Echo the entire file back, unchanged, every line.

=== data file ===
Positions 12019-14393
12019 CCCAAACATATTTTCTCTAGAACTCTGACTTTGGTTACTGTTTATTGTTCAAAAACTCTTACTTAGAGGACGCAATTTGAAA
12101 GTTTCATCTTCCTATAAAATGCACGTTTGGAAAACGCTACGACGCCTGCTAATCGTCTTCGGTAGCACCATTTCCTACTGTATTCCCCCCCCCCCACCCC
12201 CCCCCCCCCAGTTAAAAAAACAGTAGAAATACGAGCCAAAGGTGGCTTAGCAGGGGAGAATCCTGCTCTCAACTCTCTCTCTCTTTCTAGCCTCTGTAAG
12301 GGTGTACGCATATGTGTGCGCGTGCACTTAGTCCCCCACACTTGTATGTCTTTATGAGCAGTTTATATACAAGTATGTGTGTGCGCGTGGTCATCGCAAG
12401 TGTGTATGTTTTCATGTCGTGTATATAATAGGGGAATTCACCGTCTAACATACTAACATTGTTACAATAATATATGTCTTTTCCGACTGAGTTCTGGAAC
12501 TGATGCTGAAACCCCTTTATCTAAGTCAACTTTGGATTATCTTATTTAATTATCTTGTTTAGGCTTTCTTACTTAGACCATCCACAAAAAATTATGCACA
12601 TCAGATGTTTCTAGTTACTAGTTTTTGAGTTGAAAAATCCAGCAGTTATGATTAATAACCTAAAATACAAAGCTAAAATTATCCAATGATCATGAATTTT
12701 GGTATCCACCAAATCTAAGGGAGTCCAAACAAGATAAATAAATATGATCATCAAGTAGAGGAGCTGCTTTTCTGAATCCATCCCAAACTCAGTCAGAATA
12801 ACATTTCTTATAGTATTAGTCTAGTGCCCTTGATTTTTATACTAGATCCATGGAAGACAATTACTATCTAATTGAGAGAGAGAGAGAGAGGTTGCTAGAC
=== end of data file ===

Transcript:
Positions 12019-14393
12019 CCCAAACATATTTTCTCTAGAACTCTGACTTTGGTTACTGTTTATTGTTCAAAAACTCTTACTTAGAGGACGCAATTTGAAA
12101 GTTTCATCTTCCTATAAAATGCACGTTTGGAAAACGCTACGACGCCTGCTAATCGTCTTCGGTAGCACCATTTCCTACTGTATTCCCCCCCCCCCACCCC
12201 CCCCCCCCCAGTTAAAAAAACAGTAGAAATACGAGCCAAAGGTGGCTTAGCAGGGGAGAATCCTGCTCTCAACTCTCTCTCTCTTTCTAGCCTCTGTAAG
12301 GGTGTACGCATATGTGTGCGCGTGCACTTAGTCCCCCACACTTGTATGTCTTTATGAGCAGTTTATATACAAGTATGTGTGTGCGCGTGGTCATCGCAAG
12401 TGTGTATGTTTTCATGTCGTGTATATAATAGGGGAATTCACCGTCTAACATACTAACATTGTTACAATAATATATGTCTTTTCCGACTGAGTTCTGGAAC
12501 TGATGCTGAAACCCCTTTATCTAAGTCAACTTTGGATTATCTTATTTAATTATCTTGTTTAGGCTTTCTTACTTAGACCATCCACAAAAAATTATGCACA
12601 TCAGATGTTTCTAGTTACTAGTTTTTGAGTTGAAAAATCCAGCAGTTATGATTAATAACCTAAAATACAAAGCTAAAATTATCCAATGATCATGAATTTT
12701 GGTATCCACCAAATCTAAGGGAGTCCAAACAAGATAAATAAATATGATCATCAAGTAGAGGAGCTGCTTTTCTGAATCCATCCCAAACTCAGTCAGAATA
12801 ACATTTCTTATAGTATTAGTCTAGTGCCCTTGATTTTTATACTAGATCCATGGAAGACAATTACTATCTAATTGAGAGAGAGAGAGAGAGGTTGCTAGAC